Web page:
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Thin Walled Pressure Vessels

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Lecture 3: THIN WALLED PRESSURE VESSELS

TABLE OF CONTENTS
Page

3.1. 3.2. 3.3. 3.4.

3.5.

3.6. 3.7.

Introduction Pressure Vessels Assumptions Cylindrical Vessels 3.4.1. Stress Assumptions . . . . . . . . 3.4.2. Free Body Diagrams . . . . . . . . Spherical Pressure Vessel 3.5.1. Stress Assumptions . . . . . . . . 3.5.2. Free Body Diagram . . . . . . . . . Remarks on Pressure Vessel Design Numerical Example 3.7.1. CExample: Cylindrical Tank With Bolted Lids

. . . . . . . . . . . . . . . . . . . . . . . . . .

. . . . . .

33 33 34 34 34 35 36 36 37 37 38 38

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3.2 3.1. Introduction

PRESSURE VESSELS

This Lecture continues with the theme of the last one: using average stresses instead of point stresses to quickly get results useful in preliminary design or in component design. We look at more complicated structural congurations: thin wall pressure vessels, which despite their apparently higher complexity can be treated directly by statics if both geometry and loading are sufciently simple. The main difference with respect to the component congurations treated in the previous lecture is that the state of stress in the vessel wall is two dimensional. More specically: plane stress. As such they will provide examples for 2D stress-displacement analysis once 2D strains and multidimensional material laws are introduced in Lectures 45. 3.2. Pressure Vessels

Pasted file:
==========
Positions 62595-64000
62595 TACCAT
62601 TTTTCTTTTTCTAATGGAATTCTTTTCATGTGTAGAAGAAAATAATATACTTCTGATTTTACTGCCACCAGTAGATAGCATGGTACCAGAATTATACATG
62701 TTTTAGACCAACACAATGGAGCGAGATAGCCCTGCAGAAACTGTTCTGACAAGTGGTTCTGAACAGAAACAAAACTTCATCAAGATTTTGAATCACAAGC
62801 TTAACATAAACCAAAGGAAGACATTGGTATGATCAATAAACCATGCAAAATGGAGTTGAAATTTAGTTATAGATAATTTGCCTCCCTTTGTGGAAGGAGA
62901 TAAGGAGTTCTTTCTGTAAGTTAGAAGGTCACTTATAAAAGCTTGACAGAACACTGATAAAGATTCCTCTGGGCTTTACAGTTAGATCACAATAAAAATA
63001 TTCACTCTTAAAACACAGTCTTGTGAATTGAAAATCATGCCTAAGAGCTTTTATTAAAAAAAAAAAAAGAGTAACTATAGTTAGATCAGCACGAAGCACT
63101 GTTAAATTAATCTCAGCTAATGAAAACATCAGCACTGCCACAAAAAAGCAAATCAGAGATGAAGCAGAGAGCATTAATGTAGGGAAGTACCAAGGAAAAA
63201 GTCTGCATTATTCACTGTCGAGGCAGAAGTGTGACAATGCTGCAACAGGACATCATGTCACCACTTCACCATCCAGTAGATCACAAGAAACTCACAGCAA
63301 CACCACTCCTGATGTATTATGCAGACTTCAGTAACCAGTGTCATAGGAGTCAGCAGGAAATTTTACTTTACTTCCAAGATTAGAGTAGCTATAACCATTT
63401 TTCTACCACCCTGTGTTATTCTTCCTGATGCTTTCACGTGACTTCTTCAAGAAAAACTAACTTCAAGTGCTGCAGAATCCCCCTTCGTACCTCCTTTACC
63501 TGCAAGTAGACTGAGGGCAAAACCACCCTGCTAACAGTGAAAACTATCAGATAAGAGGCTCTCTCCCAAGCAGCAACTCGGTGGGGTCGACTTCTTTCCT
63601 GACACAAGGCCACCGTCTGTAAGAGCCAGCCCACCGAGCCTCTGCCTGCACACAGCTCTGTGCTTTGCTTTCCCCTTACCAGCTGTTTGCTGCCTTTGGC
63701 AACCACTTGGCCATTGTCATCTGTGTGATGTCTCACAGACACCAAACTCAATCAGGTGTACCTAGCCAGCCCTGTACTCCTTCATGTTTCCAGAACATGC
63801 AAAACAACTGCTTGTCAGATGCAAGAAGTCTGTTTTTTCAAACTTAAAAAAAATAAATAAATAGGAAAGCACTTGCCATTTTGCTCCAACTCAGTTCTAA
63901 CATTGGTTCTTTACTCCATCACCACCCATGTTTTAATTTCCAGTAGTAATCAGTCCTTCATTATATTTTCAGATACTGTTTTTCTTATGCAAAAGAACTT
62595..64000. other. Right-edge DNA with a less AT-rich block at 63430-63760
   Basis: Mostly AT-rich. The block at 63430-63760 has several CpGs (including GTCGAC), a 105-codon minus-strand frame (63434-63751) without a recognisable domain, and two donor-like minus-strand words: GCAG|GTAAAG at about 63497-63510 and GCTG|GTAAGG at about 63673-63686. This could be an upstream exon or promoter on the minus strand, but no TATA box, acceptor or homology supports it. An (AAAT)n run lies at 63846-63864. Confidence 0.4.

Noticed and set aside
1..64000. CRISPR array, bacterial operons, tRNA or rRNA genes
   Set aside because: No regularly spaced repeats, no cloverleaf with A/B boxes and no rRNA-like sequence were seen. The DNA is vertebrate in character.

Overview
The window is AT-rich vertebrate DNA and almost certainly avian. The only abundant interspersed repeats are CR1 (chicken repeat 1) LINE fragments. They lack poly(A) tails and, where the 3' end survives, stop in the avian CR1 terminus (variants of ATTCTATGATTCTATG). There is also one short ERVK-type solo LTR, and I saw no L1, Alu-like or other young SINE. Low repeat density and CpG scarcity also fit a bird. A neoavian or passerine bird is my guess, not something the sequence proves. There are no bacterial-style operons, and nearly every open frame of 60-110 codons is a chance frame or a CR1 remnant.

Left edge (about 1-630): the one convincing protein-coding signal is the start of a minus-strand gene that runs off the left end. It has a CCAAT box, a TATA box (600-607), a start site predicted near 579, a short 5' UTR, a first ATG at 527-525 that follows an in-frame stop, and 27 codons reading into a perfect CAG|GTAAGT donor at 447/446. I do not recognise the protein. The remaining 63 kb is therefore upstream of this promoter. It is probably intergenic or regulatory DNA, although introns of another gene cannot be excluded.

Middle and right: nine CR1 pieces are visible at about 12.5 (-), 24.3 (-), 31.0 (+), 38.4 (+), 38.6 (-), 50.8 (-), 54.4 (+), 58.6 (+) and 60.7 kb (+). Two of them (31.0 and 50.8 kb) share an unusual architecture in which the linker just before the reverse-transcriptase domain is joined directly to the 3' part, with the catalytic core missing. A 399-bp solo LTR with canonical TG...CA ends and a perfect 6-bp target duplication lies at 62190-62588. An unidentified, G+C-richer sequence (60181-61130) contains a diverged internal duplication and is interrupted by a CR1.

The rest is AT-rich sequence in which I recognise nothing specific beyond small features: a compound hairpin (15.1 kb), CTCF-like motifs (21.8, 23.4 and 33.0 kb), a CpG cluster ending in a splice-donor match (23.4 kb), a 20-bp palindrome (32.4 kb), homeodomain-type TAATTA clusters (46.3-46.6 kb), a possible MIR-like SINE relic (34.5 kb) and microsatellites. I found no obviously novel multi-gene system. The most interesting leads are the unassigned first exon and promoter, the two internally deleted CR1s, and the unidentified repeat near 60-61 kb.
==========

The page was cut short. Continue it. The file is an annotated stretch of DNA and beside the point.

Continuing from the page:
(a)

(b)

Figure 3.1. Pressure vessels used for uid storage: (a) spherical tanks, (b) cylindrical tank.

Thin wall pressure vessels (TWPV) are widely used in industry for storage and transportation of liquids and gases when congured as tanks. See Figure 3.1. They also appear as components of aerospace and marine vehicles such as rocket and balloon skins and submarine hulls (although in the latter case the vessel is externally pressurized, violating one of the assumptions listed below). Two geometries will be examined in this lecture: Cylindrical pressure vessels. Spherical pressure vessels.

The walls of an ideal thin-wall pressure vessel act as a membrane (that is, they are unaffected by bending stresses over most of their extent). A sphere is the optimal geometry for a closed pressure vessel in the sense of being the most structurally efcient shape. A cylindrical vessel is somewhat less efcient for two reasons: (1) the wall stresses vary with direction, (2) closure by end caps can alter signicantly the ideal membrane state, requiring additional local reinforcements. However the cylindrical shape may be more convenient to fabricate and transport.